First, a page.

As we look to the future, audience research can only become more important. The need to truly engage is not going to diminish. With that comes a need for those skills to become embedded across institutions, and for insight to be valued at all levels and stages in project delivery.
Case study: The Pembrokeshire Coast National Park Authority
Rebecca Evans, Interpretation Officer
Who comes to Pembrokeshire Coast National Park? Why do they come? What do they do when they get here? What do they like? What really bugs them? Will they come back again? And more importantly, who are the ‘non-visitors’, and what can we do to entice them? To help us go about finding answers to these questions we’ve joined the Visitor Studies Group.
Pembrokeshire Coast National Park covers an area of 612 square kilometres, and includes iconic seaside resorts such as Tenby, one of Britain’s smallest cities, St Davids, the rugged Preseli mountains, and the 186 mile Pembrokeshire Coast Path. In addition to the natural landscape we manage three visitor centres, an art gallery and the two historic sites of Carew Castle and Castell Henllys. It is this complex mix of free outdoor sites, indoor centres and historic sites that provide us with the challenge of knowing our visitors.
To some extent quantitative data is easy to capture – how many visitors come into the visitor centres? How many buy tickets to the historic sites? How many pay to use the pay and display car parks? How many hits are there on the website? Facebook? Twitter? But that is only superficial. We need and want to know more. It is fair to say that part of our motivation is financial.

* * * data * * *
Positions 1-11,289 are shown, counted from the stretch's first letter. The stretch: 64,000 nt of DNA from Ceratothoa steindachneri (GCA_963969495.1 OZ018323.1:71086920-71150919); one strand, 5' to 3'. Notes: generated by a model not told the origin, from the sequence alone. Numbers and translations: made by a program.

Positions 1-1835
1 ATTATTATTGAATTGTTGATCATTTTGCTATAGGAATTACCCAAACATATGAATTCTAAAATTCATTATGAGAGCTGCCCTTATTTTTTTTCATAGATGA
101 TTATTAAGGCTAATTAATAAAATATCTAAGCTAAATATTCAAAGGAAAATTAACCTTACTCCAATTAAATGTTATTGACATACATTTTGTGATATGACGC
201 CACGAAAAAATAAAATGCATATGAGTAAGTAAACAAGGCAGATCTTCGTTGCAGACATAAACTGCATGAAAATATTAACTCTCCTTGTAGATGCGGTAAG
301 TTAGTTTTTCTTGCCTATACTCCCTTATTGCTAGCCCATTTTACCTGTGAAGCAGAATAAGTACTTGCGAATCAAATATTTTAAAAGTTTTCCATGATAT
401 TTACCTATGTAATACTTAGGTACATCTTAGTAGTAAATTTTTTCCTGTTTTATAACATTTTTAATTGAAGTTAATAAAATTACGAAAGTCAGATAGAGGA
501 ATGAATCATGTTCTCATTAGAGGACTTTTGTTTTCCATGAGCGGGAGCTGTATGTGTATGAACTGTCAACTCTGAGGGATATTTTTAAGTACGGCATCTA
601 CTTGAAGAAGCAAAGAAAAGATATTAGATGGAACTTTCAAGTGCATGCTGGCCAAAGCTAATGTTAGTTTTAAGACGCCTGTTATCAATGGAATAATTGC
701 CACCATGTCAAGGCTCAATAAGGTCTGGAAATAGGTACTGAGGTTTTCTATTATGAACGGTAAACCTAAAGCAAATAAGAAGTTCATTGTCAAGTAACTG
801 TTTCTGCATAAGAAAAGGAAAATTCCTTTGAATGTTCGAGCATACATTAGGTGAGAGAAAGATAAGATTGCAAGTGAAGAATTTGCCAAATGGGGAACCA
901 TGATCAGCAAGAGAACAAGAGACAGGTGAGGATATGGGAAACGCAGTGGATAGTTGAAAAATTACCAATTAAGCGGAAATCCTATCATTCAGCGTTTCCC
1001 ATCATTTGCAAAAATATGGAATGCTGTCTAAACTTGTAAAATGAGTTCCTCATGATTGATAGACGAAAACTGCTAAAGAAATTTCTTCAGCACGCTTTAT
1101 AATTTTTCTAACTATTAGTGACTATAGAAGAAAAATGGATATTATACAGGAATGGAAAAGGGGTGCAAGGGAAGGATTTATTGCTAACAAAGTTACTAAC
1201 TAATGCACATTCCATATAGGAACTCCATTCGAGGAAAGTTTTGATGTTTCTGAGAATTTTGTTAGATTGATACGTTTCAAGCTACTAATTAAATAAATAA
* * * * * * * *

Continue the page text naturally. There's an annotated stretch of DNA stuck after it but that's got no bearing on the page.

We run a comprehensive programme of activities and events throughout the par. We need to know more about visitor motivations and expectations so we can target our events at these visitors, and thus run more efficiently. If we can understand visitor behaviour we are much more likely to be able to influence it positively through interpretation. A challenge for us is the co-ordination of visitor studies within our organisation, as there are a number of people and roles across different teams and departments, all with a vested interest in visitors.
To date we have carried out annual visitor surveys of participants on our activities and events, and visitors to our historic sites and visitor centres. While this is a step in the right direction it is important that we are aware of the shortcomings and know how best to use the results to our advantage as an organisation to become more efficient and, ultimately deliver a better visitor experience. In the near future we hope to carry out much more targeted visitor studies, which will have been fully informed by research. For this we definitely need to tap into the experience, resources and networks available through the Visitor Studies Group.